Vandal VB, Noorani H, Shivaprakash P K, Walikar B. Genetic specificity to 6-n-propylthiouracil and its association to dental caries: A Comparative study. J Indian Soc Pedod Prev Dent [serial online] 2017 [cited 2017 May 26];35:83-5. Available from: http://www.jisppd.com/text.asp?2017/35/1/83/199233



   Introduction Top


Oral health is one of the important elements of general health. Many oral diseases are rarely preventable. Dental caries is the single most common oral health problem of childhood.[1] By the age of seventeen, about 80% of childhood population is affected by dental caries.[2] Oral bacteria, dietary carbohydrates, genetic predisposition, and low socioeconomic status are risk factors for dental caries. Food preference for children is learned, and specific genetic sensitivity to taste may be associated with a preference for or rejection of some foods by children.[3] Sensitivity to taste is an inherited trait in children. Children can be supertasters, medium tasters, or nontasters as determined by the subject taste threshold.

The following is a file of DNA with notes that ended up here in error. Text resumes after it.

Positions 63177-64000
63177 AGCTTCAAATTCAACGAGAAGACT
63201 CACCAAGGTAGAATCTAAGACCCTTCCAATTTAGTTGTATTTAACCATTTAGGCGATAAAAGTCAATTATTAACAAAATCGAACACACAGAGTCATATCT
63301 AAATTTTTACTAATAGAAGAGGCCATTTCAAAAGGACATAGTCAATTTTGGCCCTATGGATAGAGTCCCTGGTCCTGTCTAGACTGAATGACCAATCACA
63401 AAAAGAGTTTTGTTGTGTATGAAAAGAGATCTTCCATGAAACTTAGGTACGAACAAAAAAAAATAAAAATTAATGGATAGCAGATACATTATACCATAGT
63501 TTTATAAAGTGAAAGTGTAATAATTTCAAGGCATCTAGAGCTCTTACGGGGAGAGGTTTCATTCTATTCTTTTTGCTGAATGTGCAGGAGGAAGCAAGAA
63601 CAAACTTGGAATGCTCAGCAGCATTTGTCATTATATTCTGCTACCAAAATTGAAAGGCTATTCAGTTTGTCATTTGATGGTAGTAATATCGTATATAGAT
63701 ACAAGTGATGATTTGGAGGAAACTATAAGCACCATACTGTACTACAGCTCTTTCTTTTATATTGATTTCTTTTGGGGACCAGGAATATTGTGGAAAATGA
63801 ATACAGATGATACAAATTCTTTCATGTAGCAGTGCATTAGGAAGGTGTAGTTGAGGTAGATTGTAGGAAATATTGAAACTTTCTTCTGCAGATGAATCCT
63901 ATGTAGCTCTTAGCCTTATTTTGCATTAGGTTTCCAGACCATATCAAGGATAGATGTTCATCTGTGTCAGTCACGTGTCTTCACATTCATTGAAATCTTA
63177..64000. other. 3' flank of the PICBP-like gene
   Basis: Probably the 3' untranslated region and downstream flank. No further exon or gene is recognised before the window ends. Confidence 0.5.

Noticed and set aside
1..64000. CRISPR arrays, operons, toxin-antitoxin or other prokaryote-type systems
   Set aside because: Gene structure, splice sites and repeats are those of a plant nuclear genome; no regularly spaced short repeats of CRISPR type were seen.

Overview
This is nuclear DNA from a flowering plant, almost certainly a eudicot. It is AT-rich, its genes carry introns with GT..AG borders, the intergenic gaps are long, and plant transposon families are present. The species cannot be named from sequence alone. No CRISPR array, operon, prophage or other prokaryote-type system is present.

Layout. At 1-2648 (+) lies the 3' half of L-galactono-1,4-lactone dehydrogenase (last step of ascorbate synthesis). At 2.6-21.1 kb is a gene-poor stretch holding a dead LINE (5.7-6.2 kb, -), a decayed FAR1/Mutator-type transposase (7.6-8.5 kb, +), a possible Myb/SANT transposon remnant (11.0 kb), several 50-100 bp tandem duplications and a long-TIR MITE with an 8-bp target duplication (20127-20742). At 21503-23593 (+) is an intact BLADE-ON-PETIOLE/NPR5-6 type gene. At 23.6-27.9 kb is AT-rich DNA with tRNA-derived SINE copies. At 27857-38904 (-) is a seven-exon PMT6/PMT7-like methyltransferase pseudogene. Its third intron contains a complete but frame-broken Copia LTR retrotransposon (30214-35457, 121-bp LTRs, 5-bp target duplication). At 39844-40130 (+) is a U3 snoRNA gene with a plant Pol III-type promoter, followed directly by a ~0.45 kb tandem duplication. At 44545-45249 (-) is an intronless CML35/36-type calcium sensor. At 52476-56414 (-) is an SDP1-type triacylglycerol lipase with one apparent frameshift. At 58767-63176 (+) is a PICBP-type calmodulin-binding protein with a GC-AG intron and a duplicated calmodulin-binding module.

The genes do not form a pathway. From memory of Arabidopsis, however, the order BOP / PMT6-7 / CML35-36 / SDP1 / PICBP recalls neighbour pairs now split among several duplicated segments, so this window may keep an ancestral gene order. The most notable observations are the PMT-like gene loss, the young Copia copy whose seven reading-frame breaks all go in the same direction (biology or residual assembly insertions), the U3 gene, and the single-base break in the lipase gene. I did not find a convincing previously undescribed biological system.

6-n-propylthiouracil (PROP) is pharmacological drug used in the treatment of Grave's disease (hyperthyroidism). Being extremely bitter, PROP can be treated at very low concentration. Thus, bitter property of PROP is useful tool in determining genetic sensitivity to bitter and sweet tastes. There are very few studies conducted in childhood on taste perception and caries prevalence. Hence, the study is undertaken to compare and contrast the prevalence of different genetic sensitivity levels to bitter taste of PROP among mother and child and to correlate its relation to dental caries.


   Materials and Methods Top


Source of data

Thirty mothers and thirty children in the age group of 6–14 years of both sexes who have stable mental condition and ASA physical status 1 who have reported to the Department of Pedodontics, PMNM Dental College, Bagalkot city, Karnataka, were selected for the study.

Exclusion criteria

  • Children under antibiotic and any other medication
  • Children and parents not willing for the study.